Amy Anderson: And how about the accident? You know, our fourth visit is often around um, action. But where do we need some outside perspective in that area, that accountability to actually get things done?
Tony Morgan: Yeah, you hit the keyword. The keyword for an outsider can help provide accountability. It’s the role of the coach in our lives that is making sure that we’re following through with what we said we wanted to accomplish and then ultimately seeing the results that we were expecting in an amy, I don’t want to put you on the spot, but I think you have some recent learnings when it comes to outside coaching and accountability. Is that true? This orange theory thing? It sounds like
Amy Anderson: a lot of accountability going on on the goals that I stated, but I would like to take them back because my coach is very good,
Amy Anderson: but it doesn’t relate the outside perspective, you know, she knows what my goals are and she’ll watch me with every move I make in the gym and she’s constantly tweaking form you know, and how I’m doing things so that I actually get the results that I want because I mean, I guess I just had a lot to learn in that area, but it’s amazing if you turn, you turn your muscle a certain way and you get the results that you’re looking for. But if you miss that feedback, it’s kind of a waste of time in the gym. So
Tony Morgan: commonly we hear from the churches that we’re working with, they really value, um, the, the seeing the things that they can’t see when we bring that perspective, they love the experience that we have working with other churches and that we can bring that experience to their ministry. They, they love the fact that we can provide some honest feedback and like I said, maybe some confirmation to about having the right people in the right roles, but I, for churches say on many occasions that it’s the accountability piece that they really value because they’ve talked in the past about some things that they want to do. But having somebody provide that ongoing coaching and encouragement and accountability to help them actually take that next step and follow through has been essential to helping those churches move forward.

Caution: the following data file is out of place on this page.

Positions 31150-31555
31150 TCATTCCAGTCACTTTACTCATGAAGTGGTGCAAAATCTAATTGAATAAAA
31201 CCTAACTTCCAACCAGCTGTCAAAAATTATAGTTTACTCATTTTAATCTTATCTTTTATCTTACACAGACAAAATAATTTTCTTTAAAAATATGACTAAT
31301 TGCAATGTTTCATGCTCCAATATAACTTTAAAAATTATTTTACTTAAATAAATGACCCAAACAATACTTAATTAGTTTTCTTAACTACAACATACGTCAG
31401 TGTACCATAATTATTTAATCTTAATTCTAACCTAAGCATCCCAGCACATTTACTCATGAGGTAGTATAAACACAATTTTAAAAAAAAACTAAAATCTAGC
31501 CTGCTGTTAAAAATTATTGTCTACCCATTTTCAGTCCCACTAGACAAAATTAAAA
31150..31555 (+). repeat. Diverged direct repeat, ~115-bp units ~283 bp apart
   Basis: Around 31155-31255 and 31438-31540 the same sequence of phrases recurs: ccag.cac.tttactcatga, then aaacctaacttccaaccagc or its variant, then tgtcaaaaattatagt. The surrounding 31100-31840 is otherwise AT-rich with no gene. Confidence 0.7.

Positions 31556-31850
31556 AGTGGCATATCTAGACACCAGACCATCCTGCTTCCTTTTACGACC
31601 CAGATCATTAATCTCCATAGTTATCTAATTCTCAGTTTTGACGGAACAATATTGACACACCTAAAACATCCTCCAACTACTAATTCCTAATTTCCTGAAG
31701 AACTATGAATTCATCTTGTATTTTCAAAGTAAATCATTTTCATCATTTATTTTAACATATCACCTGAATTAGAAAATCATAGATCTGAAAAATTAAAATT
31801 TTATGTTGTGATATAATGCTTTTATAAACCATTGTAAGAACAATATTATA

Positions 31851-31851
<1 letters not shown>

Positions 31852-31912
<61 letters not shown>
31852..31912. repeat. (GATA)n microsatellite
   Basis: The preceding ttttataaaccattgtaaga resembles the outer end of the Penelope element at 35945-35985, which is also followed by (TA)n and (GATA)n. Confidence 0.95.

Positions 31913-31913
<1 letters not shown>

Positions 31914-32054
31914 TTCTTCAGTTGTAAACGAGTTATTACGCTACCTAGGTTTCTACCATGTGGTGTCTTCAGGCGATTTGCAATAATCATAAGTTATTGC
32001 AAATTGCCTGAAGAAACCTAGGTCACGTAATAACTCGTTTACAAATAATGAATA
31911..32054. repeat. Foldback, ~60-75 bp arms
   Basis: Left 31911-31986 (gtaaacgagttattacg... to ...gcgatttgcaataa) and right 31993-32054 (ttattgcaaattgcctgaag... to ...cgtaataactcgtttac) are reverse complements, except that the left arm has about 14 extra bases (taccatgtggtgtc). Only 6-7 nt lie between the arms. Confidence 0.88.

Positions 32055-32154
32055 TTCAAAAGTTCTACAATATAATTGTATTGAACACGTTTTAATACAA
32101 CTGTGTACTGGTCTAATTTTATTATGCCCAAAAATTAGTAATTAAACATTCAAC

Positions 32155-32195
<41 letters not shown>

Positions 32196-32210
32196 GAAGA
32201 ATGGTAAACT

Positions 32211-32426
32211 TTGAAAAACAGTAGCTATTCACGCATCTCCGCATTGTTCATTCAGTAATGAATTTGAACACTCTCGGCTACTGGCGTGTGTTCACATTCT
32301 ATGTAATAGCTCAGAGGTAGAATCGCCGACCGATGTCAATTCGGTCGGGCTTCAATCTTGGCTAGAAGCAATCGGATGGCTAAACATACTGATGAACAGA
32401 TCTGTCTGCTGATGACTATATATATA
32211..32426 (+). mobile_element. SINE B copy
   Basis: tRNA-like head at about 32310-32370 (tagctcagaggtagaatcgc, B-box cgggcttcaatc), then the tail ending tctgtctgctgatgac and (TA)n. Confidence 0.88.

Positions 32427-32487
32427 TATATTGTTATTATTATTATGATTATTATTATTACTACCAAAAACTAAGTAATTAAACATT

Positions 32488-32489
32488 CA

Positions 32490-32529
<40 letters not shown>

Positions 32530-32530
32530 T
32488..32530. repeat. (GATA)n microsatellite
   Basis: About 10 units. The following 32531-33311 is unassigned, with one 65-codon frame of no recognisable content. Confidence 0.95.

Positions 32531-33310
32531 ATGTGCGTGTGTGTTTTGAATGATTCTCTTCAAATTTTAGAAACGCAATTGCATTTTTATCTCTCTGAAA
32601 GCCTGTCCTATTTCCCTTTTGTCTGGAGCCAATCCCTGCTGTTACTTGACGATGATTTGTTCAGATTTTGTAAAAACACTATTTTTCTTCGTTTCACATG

Amy Anderson: All of our listeners got a something today that will help them get eyes on those areas where maybe they’ve gone a little bit blind. I know Tony, we talk about this all the time at the group. How we continued to get good feedback and have a good perspective. So I’m well thanks everyone for joining us and thanks Tony for all of your insights today. Um, we hope that you’ll tune in again, so be sure to subscribe on itunes, Google play, or wherever you get your podcast so that you don’t miss an episode. And we’d love to hear your thoughts and comments. So join the conversation on social media using Hashtag unstuck church. And finally you can learn more about how the unstuck group that helps get churches firstname.lastname@example.org.